Botanical name: Moringa Oleifera
Moringa (Moringa oleifera) is a tropical Asian tree that has significant medicinal and nutritional benefits. Also known as the drumstick tree or horseradish tree, the leaves of Moringa have been widely consumed throughout India and South Asia for centuries.
Moringa is known as a famine food due to its incredible nutrition profile: at nearly 10% protein, it has a similar protein level to eggs, and twice that of most dairy products. As well as protein, it is also high in iron (4mg/100g – similar to red meat) and a wide range of enzymes, vitamins and minerals. In the world of superfoods, you can think of it as kale-combined with protein powder. It can be added to soups, stews, smoothies, or juice for a daily boost of nutrition.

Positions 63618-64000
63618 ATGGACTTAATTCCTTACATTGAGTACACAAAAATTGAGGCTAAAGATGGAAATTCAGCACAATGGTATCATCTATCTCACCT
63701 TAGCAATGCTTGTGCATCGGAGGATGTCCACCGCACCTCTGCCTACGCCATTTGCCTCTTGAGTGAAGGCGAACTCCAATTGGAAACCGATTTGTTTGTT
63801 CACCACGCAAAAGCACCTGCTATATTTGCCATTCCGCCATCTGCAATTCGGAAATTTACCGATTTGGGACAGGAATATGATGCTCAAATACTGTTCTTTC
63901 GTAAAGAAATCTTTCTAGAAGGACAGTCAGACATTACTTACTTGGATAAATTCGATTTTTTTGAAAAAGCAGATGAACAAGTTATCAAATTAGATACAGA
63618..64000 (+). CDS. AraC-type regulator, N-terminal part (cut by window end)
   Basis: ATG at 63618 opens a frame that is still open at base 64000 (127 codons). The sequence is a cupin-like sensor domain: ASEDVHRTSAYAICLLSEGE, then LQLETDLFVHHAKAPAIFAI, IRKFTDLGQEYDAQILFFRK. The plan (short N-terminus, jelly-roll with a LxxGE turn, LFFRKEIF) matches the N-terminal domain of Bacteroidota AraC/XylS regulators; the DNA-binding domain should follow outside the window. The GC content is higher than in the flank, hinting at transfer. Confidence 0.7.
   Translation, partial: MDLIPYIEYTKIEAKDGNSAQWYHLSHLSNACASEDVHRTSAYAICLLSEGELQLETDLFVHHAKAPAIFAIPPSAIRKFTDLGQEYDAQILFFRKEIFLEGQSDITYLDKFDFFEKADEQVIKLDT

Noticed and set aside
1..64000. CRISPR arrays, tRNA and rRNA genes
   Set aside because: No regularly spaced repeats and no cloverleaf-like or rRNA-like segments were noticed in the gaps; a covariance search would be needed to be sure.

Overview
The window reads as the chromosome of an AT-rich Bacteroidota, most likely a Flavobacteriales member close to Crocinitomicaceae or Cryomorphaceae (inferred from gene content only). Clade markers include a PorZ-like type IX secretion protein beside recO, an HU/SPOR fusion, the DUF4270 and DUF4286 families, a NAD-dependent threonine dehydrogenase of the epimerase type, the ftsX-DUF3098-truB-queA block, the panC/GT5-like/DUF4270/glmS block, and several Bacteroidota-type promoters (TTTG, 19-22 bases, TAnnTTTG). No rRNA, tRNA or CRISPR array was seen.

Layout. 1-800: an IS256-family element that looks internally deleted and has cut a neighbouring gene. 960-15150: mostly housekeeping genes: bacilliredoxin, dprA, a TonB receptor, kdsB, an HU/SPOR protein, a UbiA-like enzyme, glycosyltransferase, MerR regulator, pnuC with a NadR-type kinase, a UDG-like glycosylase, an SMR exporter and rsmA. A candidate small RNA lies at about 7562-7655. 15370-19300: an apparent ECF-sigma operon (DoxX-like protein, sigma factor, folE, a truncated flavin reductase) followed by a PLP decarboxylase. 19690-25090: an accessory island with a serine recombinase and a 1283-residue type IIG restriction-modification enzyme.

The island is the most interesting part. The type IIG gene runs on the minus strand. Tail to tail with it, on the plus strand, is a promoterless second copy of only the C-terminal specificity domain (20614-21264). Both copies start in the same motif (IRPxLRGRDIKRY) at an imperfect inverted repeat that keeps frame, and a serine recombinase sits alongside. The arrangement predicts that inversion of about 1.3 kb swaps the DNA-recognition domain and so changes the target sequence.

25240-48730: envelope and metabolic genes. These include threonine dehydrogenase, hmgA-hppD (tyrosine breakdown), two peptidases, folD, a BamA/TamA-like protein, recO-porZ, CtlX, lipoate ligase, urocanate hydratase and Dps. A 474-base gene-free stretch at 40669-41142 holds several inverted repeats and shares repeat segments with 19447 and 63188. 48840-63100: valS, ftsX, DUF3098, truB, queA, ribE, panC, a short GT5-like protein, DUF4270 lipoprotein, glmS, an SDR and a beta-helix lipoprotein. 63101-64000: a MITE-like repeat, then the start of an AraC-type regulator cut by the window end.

Moringa leaf has been shown in clinical trials to reduce post-prandial blood sugars in diabetic people, without having any effect on healthy blood glucose. A dose of 4g of dried moringa leaf stimulates insulin secretion quite quickly. If you take insulin, be very careful, as combining moringa and insulin may drop your blood sugar levels too low.
Moringa reduces infections of all kinds. Being a pungent-flavour herb, moringa is useful for stimulating circulation and supporting healthy breathing: it has traditional uses for asthma and coughs. It also stimulates breast milk production.
Preparation: When applied externally, a paste made with powdered leaves and water increases the speed of wound healing. When taken internally, Moringa helps to fight a whole range of infections, from urinary, parasitic, gum and teeth infections and infected wounds.
Moringa Common Uses
As moringa leaf is a major food crop for many people, it has a low toxicity and can be taken at large doses for extended periods.